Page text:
According to a projected financial statement updated on June 29, Massachusetts will end FY '09 with a general fund surplus of zero.

While the Massachusetts Budget and Policy Center, a think tank focused on state fiscal issues, has projected a $69.6 million surplus in FY '10, counting the general fund and designated funds, the center also noted Massachusetts used about $2 billion in one-shot revenue toward the new fiscal year's budget — including $1.5 billion in additional Medicaid reimbursements included in the $787 billion American Recovery and Reinvestment Act, the economic stimulus measures enacted by President Obama in February.

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The weak economy has reduced tax collections steadily since last fall, increasing the shortfall between revenues and expenses that Patrick and lawmakers have had to plug in order to balance the '09 and '10 budgets. Since last October, the officials have been forced to address a combined $9 billion gap in both fiscal years' budgets — $3.9 billion in FY '09, $5.1 billion in FY '10.

The $10 million sought for the MLSC would come from $147 million in spending that Patrick vetoed, using his line-item authority, in approving the FY 2010 budget.

"Investments in life sciences are critically important to job growth, by retaining our status as a world leader in one of the most exciting economic growth opportunities of the 21st century. Our ability to capitalize on this opportunity for innovation and economic leadership cannot depend solely on the availability of surpluses that are unlikely to materialize in this difficult fiscal climate," Patrick wrote in a June 29 letter to the state House of Representatives and Senate.

The additional $10 million for the MLSC is the only surplus funding for which Patrick has earmarked a purpose; the remainder would go to the state's rainy-day or Stabilization fund.

Patrick initially proposed $20 million in FY '10 program and operating funds for the MLSC, and earlier this spring scaled back his request to the same $15 million it received in FY '09. The state Life Sciences Act authorizes up to $25 million per year for programs and operations, a figure the state has been hard pressed to meet because of its budget squeeze.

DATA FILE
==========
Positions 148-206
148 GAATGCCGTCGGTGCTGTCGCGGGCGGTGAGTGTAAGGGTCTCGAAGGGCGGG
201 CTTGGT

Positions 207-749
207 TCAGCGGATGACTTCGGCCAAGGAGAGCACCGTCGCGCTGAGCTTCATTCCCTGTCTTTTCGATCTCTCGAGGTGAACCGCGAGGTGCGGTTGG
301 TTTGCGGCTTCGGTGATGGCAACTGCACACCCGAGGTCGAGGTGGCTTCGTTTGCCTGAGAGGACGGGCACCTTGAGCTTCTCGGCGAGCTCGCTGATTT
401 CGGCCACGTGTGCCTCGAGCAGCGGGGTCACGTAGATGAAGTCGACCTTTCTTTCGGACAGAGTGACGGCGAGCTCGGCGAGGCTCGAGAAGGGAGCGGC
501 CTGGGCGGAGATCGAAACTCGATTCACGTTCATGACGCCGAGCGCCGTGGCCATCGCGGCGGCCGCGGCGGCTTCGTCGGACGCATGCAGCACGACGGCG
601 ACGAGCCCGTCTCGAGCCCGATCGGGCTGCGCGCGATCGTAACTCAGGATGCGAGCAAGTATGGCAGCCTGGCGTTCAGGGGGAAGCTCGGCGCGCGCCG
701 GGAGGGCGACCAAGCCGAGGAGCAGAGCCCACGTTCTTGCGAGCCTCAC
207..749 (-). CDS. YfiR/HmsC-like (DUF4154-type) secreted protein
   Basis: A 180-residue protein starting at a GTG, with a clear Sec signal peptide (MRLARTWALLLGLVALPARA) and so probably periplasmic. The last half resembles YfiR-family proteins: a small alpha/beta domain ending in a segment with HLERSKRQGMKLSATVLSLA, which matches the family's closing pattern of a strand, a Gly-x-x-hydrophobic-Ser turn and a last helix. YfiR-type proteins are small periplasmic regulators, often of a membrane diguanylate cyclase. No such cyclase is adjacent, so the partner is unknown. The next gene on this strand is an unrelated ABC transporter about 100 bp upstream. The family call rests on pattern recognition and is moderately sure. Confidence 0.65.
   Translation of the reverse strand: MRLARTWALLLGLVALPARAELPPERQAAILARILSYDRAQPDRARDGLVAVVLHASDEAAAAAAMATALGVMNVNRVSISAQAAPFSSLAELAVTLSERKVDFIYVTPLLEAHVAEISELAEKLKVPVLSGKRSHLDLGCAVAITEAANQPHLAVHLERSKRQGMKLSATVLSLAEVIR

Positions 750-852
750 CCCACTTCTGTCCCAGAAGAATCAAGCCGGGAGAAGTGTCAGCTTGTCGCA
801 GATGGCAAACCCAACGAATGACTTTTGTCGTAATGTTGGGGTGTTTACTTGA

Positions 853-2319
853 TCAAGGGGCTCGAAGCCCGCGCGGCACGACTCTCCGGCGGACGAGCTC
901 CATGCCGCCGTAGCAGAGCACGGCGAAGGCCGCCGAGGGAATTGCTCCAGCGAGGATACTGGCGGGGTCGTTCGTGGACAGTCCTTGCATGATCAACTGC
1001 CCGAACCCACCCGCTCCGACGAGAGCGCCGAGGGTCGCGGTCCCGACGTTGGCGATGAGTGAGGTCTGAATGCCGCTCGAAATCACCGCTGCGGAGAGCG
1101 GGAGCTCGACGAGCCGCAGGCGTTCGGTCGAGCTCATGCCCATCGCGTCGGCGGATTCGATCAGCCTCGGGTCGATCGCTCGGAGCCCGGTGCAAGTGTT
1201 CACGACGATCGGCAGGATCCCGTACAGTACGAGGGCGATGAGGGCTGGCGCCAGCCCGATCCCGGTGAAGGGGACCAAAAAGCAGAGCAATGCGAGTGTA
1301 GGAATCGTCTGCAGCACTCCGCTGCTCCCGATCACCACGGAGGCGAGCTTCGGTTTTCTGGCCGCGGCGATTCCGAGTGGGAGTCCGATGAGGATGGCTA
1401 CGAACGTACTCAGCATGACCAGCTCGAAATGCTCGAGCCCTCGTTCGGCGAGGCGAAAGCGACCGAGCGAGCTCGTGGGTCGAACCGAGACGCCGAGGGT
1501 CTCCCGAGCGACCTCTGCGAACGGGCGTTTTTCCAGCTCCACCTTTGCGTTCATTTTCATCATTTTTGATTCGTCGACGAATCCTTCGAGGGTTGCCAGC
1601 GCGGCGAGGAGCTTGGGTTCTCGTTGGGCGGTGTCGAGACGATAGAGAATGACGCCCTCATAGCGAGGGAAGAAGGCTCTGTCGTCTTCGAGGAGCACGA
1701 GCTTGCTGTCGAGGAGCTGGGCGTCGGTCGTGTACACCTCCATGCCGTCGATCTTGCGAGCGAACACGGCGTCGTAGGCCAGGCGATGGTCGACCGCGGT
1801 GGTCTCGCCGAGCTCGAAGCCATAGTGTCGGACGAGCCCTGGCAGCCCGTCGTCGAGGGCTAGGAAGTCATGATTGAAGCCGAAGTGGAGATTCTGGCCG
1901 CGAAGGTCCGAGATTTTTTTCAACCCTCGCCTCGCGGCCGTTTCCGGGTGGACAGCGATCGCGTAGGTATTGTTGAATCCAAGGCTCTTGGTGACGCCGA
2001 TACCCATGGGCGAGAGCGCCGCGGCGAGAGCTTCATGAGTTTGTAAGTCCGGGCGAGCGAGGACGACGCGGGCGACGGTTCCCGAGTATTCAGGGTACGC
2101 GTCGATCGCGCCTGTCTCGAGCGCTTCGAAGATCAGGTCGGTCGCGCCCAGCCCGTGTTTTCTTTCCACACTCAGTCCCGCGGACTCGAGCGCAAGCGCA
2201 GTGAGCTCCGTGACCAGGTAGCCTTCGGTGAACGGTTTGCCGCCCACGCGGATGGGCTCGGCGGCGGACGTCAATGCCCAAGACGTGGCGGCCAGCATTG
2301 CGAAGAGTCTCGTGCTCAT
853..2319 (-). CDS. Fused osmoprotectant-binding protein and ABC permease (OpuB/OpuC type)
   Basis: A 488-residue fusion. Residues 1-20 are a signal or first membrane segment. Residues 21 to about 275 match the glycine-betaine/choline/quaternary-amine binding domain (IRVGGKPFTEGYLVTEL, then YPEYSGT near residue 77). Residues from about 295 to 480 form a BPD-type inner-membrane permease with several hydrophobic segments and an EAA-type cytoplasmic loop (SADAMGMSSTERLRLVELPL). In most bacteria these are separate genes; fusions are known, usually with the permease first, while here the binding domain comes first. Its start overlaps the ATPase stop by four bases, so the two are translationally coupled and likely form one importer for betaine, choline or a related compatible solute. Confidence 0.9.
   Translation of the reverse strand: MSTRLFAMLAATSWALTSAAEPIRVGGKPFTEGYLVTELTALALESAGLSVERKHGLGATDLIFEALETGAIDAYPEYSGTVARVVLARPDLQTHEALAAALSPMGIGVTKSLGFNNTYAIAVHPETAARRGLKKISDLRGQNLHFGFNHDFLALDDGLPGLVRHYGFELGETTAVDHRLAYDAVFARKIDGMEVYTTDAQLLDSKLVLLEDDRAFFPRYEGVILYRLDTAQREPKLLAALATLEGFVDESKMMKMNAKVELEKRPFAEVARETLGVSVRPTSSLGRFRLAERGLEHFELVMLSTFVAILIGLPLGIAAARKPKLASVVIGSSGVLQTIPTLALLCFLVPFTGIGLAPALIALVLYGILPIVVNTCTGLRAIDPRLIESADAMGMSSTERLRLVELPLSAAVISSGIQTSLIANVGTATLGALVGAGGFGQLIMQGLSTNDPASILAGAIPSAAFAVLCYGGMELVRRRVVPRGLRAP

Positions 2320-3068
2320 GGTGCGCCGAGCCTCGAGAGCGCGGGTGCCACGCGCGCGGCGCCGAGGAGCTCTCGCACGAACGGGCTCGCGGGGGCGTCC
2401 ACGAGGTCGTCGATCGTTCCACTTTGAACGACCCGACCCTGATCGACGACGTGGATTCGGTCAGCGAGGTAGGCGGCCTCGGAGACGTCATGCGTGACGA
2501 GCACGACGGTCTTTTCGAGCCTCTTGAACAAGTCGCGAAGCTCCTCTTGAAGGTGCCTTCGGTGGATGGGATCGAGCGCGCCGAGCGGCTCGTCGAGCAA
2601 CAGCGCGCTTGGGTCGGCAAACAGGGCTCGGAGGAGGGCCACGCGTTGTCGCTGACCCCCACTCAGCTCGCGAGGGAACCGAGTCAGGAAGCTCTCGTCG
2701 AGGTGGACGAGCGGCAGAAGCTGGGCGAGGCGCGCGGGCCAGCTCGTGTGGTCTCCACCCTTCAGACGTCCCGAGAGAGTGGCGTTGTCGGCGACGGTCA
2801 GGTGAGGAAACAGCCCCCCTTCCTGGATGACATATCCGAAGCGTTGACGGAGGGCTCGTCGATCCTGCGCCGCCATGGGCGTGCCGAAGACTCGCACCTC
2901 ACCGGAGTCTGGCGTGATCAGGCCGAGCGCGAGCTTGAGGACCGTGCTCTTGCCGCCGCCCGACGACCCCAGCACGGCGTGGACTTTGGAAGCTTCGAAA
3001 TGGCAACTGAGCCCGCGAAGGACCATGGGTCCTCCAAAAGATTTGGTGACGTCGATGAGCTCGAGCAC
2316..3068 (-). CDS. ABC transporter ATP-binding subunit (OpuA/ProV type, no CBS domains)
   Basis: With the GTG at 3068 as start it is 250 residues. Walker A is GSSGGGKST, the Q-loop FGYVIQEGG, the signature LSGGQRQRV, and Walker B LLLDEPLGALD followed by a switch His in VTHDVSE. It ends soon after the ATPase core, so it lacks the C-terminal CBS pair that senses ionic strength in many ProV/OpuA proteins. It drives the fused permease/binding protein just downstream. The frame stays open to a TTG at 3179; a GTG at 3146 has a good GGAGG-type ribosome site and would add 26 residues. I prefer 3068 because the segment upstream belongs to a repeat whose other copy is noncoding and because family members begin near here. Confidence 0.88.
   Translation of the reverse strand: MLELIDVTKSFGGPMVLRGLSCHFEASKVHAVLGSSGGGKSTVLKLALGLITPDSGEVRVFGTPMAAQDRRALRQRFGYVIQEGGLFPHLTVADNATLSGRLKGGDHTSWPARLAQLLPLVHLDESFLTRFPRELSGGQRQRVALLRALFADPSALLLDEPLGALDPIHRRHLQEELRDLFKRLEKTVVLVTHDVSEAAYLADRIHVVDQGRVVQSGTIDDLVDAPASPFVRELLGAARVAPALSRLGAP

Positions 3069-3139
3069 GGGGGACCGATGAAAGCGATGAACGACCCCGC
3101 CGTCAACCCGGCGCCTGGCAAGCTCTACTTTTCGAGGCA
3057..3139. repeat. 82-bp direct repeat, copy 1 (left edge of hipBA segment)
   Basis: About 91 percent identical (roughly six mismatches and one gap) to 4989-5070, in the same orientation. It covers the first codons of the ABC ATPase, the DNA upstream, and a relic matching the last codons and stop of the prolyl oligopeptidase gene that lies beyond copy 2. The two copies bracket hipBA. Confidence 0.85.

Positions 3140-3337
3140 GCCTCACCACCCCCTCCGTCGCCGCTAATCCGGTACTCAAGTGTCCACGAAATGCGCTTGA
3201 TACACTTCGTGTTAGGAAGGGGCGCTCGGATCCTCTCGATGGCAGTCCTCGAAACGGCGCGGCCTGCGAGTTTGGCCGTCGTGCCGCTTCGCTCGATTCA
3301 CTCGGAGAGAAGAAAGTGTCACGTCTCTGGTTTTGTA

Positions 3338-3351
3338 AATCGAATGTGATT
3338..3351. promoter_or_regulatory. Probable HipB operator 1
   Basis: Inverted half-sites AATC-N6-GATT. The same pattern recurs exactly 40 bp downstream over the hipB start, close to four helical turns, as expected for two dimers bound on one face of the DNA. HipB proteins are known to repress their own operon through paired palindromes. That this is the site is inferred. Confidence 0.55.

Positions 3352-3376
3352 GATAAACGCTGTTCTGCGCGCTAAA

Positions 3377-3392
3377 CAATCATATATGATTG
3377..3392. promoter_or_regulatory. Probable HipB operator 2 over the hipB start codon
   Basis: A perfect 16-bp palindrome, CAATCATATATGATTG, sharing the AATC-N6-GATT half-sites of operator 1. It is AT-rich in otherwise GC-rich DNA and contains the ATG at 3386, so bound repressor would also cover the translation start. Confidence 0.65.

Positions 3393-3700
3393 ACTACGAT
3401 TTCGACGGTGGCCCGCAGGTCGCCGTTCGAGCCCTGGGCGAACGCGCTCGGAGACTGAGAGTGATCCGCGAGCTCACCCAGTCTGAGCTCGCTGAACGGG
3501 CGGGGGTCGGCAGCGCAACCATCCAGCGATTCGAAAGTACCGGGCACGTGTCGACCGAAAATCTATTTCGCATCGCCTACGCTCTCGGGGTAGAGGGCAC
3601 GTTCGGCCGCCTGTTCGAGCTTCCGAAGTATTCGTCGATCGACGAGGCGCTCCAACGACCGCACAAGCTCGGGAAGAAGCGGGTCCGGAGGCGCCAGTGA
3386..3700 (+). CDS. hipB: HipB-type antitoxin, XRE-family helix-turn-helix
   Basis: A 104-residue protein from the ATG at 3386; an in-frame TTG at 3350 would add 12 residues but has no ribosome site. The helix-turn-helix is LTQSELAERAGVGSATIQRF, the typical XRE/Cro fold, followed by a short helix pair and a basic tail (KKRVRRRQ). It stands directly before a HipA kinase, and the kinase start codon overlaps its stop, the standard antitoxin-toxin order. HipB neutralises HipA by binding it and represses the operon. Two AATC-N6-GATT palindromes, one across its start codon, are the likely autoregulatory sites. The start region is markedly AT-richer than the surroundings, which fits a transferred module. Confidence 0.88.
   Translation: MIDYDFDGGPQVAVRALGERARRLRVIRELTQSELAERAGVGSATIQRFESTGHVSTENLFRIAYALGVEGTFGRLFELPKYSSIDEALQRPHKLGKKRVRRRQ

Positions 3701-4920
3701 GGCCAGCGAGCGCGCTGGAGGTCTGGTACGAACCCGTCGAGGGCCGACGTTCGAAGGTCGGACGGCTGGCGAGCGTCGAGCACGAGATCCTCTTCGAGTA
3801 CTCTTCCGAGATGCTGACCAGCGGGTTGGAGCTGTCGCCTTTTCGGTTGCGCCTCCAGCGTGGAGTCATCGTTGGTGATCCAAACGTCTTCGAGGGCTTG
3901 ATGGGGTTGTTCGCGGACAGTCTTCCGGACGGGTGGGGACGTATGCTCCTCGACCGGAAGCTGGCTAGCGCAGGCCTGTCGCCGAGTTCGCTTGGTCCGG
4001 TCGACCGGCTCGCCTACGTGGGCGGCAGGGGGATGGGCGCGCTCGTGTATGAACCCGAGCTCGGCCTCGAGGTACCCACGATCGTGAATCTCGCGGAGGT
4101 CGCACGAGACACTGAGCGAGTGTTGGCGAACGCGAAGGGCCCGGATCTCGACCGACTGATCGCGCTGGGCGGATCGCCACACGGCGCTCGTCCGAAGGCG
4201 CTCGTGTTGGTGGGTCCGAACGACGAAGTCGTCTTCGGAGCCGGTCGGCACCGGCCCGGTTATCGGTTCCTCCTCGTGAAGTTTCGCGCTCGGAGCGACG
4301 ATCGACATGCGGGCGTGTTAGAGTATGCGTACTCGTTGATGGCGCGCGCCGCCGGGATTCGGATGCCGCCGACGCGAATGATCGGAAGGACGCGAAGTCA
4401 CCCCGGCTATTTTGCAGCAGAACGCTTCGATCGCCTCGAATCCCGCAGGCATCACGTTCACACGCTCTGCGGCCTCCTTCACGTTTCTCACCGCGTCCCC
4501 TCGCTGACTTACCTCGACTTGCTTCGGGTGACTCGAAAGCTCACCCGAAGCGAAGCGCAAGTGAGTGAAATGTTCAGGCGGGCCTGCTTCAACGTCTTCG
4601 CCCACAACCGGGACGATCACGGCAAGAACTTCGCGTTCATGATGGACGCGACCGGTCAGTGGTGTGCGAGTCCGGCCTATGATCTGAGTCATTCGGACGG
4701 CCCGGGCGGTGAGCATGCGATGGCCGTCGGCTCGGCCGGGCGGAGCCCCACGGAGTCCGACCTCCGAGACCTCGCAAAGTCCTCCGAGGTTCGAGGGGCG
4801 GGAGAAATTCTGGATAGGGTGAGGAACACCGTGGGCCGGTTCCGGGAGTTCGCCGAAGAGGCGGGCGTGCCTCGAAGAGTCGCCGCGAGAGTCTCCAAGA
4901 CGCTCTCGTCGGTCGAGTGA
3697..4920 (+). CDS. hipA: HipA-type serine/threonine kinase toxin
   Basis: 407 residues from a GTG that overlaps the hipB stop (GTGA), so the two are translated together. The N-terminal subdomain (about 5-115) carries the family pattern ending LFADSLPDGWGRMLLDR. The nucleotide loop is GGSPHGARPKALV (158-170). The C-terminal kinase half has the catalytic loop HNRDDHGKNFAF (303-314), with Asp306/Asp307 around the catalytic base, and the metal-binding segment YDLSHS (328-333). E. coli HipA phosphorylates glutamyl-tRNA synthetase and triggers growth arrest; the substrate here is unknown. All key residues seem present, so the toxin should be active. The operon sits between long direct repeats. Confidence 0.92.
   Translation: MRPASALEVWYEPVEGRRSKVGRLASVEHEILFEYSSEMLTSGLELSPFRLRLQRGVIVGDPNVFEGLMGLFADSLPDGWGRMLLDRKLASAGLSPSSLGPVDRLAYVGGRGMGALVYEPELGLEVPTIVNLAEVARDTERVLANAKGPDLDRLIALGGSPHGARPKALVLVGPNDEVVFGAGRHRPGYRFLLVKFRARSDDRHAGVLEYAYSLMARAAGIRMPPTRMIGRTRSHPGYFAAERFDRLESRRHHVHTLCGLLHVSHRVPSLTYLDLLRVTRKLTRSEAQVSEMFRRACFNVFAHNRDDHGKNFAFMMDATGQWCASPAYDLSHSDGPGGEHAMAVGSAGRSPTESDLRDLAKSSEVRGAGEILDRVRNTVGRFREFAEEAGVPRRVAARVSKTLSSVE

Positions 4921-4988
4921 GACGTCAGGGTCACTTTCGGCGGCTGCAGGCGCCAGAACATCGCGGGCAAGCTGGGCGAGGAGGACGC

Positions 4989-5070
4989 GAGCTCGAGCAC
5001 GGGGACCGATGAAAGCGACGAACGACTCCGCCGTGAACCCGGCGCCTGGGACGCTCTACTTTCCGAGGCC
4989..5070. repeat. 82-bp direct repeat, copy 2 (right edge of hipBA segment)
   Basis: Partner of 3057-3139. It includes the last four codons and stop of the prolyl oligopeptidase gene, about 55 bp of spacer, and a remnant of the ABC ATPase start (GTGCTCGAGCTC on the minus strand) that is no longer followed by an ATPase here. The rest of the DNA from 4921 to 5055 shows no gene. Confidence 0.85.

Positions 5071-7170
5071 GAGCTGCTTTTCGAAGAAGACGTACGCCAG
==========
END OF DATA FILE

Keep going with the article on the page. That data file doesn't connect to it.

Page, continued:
The state House and Senate will vote on the MLSC request as an amendment to the state budget. If they approve it, the amendment goes to Patrick for his signature. If they reject it, Patrick can either sign the MLSC's original budget line with the $10 million subject to surplus, or veto it.

The program and operational funding at issue does not include the $25 million in tax credits the center is allowed to award each of the 10 years of the life-sciences act, or any additional capital funds that the center uses toward subsidizing life-sci projects under the law's $500 million, 10-year capital fund. This past fiscal year, the agency received $15 million from the Massachusetts Life Sciences Capital Program.

The figure for FY 2010 has not been decided, and won't be set until after Patrick and lawmakers finish their work on the budget.

As a condition of receiving its general-fund money, the MLSC must limit to $3 million its "total administrative and operational expenses" in FY '10.